Bipolar disorder is defined as a disorder of cycling mood.  Individuals with bipolar disorder experience mood states that are too “high” as well as depressed states that are too “low” that typically cycle back and forth over time.  Episodes in which the person’s mood is too high are called manic episodes, or hypomanic episodes if less severe.  Episodes in which the person’s mood is too low are called major depressive episodes.  In bipolar disorder, the untreated individual has chronically unstable mood.  Periods of wellness, manic episodes, and depressed episodes shift back and forth in an unpredictable pattern.

To diagnose bipolar disorder, most clinicians use the Diagnostic and Statistical Manual of Mental Disorders, or the DSM-5 (American Psychiatric Association. and American Psychiatric Association. DSM-5 Task Force. 2013).  Bipolar disorder is considered to exist on a spectrum from most severe to least severe.  The most severe form is called Bipolar I (One) Disorder, followed by Bipolar II (Two) Disorder.  Less severe forms of bipolar disorder are Cyclothymia and Other or Unspecified Bipolar and Related Disorders.  The diagnosis of Bipolar I Disorder will be briefly reviewed in this article.

Diagnosing Bipolar I Disorder

To diagnose Bipolar I Disorder, the most severe type of the illness, an individual must have experienced at least one lifetime episode of mania, and typically has experienced one or more depressive episodes as well.  A manic episode consists of elevated, expansive, or irritable mood that is clearly different from the person’s normal mood state.  Several other symptoms must also accompany this change in mood state, as follows:

Inflated self-esteem or grandiosity
Decreased need for sleep
More talkative than usual, called “pressure of speech”
Racing thoughts, called “flight of ideas”
Distractibility
Excessive involvement in highly pleasurable activities that can result in bad consequences, such as excessive spending, gambling, indiscriminate sex, or drug abuse.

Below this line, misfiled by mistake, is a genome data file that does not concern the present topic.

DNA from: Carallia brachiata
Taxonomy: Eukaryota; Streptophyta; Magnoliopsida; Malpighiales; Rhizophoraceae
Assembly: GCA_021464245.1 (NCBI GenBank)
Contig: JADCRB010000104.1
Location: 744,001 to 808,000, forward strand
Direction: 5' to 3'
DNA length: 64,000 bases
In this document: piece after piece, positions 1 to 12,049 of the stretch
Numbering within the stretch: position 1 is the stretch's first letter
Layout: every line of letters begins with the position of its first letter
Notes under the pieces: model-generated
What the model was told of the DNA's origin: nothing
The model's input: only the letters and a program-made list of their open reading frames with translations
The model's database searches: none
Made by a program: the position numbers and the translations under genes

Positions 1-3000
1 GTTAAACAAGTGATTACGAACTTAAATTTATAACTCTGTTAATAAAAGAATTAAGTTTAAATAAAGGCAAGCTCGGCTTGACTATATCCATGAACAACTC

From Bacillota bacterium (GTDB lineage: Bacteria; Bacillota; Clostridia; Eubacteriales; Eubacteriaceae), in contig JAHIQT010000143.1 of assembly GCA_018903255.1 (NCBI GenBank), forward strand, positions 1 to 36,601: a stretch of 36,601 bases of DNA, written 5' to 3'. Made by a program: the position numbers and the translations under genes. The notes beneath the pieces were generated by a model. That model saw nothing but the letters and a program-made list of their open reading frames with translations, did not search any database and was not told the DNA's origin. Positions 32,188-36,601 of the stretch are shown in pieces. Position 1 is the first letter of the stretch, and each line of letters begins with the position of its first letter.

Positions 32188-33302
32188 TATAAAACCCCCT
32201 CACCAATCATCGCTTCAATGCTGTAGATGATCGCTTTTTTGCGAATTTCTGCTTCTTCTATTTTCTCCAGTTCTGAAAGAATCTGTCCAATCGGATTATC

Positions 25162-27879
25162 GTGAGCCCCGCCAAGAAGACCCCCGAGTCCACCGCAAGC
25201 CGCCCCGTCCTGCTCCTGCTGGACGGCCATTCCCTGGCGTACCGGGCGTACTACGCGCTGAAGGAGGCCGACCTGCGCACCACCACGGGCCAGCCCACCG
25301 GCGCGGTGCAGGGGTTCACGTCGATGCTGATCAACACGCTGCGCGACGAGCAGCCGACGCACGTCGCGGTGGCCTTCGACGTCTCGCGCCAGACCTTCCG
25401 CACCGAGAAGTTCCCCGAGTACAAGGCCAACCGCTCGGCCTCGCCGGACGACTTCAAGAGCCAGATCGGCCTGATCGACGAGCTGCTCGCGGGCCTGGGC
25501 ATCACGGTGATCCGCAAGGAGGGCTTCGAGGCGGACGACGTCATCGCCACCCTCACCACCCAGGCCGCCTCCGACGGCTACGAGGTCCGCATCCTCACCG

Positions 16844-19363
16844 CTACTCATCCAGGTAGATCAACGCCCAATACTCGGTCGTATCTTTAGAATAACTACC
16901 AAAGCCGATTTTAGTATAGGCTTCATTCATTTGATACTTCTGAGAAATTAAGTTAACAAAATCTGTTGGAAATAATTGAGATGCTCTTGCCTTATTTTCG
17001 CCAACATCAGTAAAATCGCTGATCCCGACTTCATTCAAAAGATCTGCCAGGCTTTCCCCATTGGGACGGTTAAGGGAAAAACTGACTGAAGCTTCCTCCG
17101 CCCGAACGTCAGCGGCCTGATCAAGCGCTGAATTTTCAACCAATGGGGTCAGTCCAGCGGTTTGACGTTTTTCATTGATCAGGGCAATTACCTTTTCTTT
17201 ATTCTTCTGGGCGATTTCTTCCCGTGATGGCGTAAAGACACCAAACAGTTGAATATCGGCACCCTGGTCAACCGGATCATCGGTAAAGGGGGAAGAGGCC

Excessive goal-directed activity in work, school, or personal situations, or excessive restlessness in pointless non-goal directed activity, called psychomotor agitation

A manic episode is clearly different from the person’s normal mood and behavior when not in an episode.  The person’s symptoms are so severe as to interfere with routine occupational or social functioning, or the person requires hospitalization, or the person expresses psychotic symptoms (a break with reality).

Most patients with Bipolar I Disorder also have one or more major depressive episodes.  A major depressive episode is a distinct period of mood lasting 2 weeks or longer in which the person feels either depressed or has little or no interest in day to day activities.  In addition to either or both of these symptoms, the individual also must have several of the following additional symptoms nearly daily over the same 2 week period:

Increased or decreased appetite, or significant weight loss or gain
Insomnia or excessive sleep
Noticeable psychomotor agitation, as noted above, or psychomotor retardation, which is moving more slowly and sluggishly than normal
Feeling tired and worn out for no apparent reason
Feeling worthless or irrationally guilty
Cognitive problems involving thinking, concentration, or indecisiveness
Thoughts of death, suicidal thoughts, suicidal plans, or a suicide attempt

Some but not all patients with Bipolar I Disorder also have psychotic experiences, such as hallucinations and delusions.  Hallucinations are false sensory experiences, such as hearing voices, and delusions are false beliefs, such as believing that others are out to harm the person when there is no objective evidence confirming the belief.

Bipolar I Disorder can be confused with other psychiatric and medical conditions.  It is important to have an expert evaluate the patient in order to make an accurate diagnosis.

References

American Psychiatric Association. and American Psychiatric Association. DSM-5 Task Force. (2013). Diagnostic and statistical manual of mental disorders : DSM-5. Washington, D.C., American Psychiatric Association.